Lastly, if the great content and an attention-getting format isn’t enough for you to consider my resume services, let’s try one more reason: I have an independent third-party review the final resume to ensure that no errors, typos, spacing, or other issues have crept in during revisions. Those small mistakes are enough for a resume to be tossed in the first pass-through. With this extra review, you get added an additional assurance of quality. So you have the best ammunition for your job search.
Everyone should have an up-to-date resume just in case an opportunity arises. You never know when it could happen. Don’t you want to be ready? Let me help you. You’ll thank me later.
Don't forget the Resume Special available through Friday, June 21, 2013. It's time. Email me at Katie@thepinkanvil.com.
Today, I posted on Facebook a list of 15 companies around the country that are hiring right now.
I talk to people all the time who are unhappy or want more from their careers. I usually will ask if he or she has an updated resume. And if he or she doesn't, I say get one! I also mention that if the resume has an Objective, get it off of there ASAP! Nothing will date your resume more than having an objective. I still see sites that show Objectives in resume examples; one medical field discussion group had a bunch of respondents insisting a resume must have an Objective. (I imagined that those folks were also looking for a job. They knew this secret, and wanting to thin the herd, as it were, were "helping" to get those folks tossed first.)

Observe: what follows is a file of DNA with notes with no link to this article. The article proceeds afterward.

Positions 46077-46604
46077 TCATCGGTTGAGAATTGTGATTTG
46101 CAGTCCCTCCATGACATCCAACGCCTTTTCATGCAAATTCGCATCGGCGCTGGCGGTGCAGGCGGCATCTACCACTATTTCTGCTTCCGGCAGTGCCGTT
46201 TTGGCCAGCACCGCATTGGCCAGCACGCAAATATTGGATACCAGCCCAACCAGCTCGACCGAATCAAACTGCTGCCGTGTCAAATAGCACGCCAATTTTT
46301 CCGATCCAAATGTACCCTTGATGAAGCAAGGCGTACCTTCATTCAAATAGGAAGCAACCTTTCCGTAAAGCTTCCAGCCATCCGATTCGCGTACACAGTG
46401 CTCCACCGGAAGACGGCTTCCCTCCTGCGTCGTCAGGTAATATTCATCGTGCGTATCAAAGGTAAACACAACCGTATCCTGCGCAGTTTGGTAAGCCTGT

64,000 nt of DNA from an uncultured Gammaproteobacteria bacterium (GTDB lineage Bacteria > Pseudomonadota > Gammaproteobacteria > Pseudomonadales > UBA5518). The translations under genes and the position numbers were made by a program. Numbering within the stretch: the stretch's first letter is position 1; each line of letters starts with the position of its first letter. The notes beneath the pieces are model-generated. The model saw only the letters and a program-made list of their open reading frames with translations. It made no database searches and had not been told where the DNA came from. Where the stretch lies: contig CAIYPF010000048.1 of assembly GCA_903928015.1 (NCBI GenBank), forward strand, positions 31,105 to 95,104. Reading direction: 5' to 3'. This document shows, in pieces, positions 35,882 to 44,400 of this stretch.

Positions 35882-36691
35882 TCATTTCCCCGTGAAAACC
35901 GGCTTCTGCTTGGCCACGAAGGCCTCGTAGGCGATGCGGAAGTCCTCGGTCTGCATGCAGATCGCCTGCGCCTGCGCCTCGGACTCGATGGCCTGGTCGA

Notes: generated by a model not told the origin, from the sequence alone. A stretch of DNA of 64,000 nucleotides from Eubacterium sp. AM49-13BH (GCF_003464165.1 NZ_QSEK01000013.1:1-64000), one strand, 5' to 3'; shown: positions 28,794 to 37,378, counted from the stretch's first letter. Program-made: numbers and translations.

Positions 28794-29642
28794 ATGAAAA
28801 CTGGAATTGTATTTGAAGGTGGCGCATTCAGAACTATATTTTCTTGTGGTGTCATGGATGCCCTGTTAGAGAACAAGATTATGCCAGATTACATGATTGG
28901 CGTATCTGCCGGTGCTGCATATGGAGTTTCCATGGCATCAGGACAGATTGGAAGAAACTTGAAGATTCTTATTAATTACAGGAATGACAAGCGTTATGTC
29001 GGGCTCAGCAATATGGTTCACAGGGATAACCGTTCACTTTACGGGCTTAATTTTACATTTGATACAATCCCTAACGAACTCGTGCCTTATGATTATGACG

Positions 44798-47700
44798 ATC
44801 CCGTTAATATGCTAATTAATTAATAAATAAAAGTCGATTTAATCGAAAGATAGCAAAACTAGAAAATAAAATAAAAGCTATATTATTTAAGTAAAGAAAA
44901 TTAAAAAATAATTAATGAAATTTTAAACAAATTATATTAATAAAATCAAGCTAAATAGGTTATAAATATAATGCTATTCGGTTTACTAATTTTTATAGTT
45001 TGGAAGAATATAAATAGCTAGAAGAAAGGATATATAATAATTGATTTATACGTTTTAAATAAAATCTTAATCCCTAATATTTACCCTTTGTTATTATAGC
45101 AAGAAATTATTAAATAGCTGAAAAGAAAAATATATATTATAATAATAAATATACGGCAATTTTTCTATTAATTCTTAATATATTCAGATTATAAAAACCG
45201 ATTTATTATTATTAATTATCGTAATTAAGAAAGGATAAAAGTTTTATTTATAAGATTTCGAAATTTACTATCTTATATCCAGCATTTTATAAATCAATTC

Having a current resume means you can immediately produce it for any opportunity when that opportunity arises. Sure, you could spend the weekend rushing to get something ready, but it probably won't be your best work because you'll likely forget some items and then under pressure to send it, you may choose to forgo having someone else proofread it for typos. Or that ends up being the weekend your water heater dies. Or some other event that needs your attention….
The point is that you want to be ready with a current resume before you need to be ready. I can help you get that updated resume so you are prepared when that next knock at the door occurs! And, you won't have to spend the weekend rushing to get something completed. As an extra check, I have a 3rd party review the final version so that you know you are getting the cleanest and clearest document possible. Most importantly, this is easily done across the miles. We can work via email and phone calls. You can read more about my process and estimated time frames on my blog here.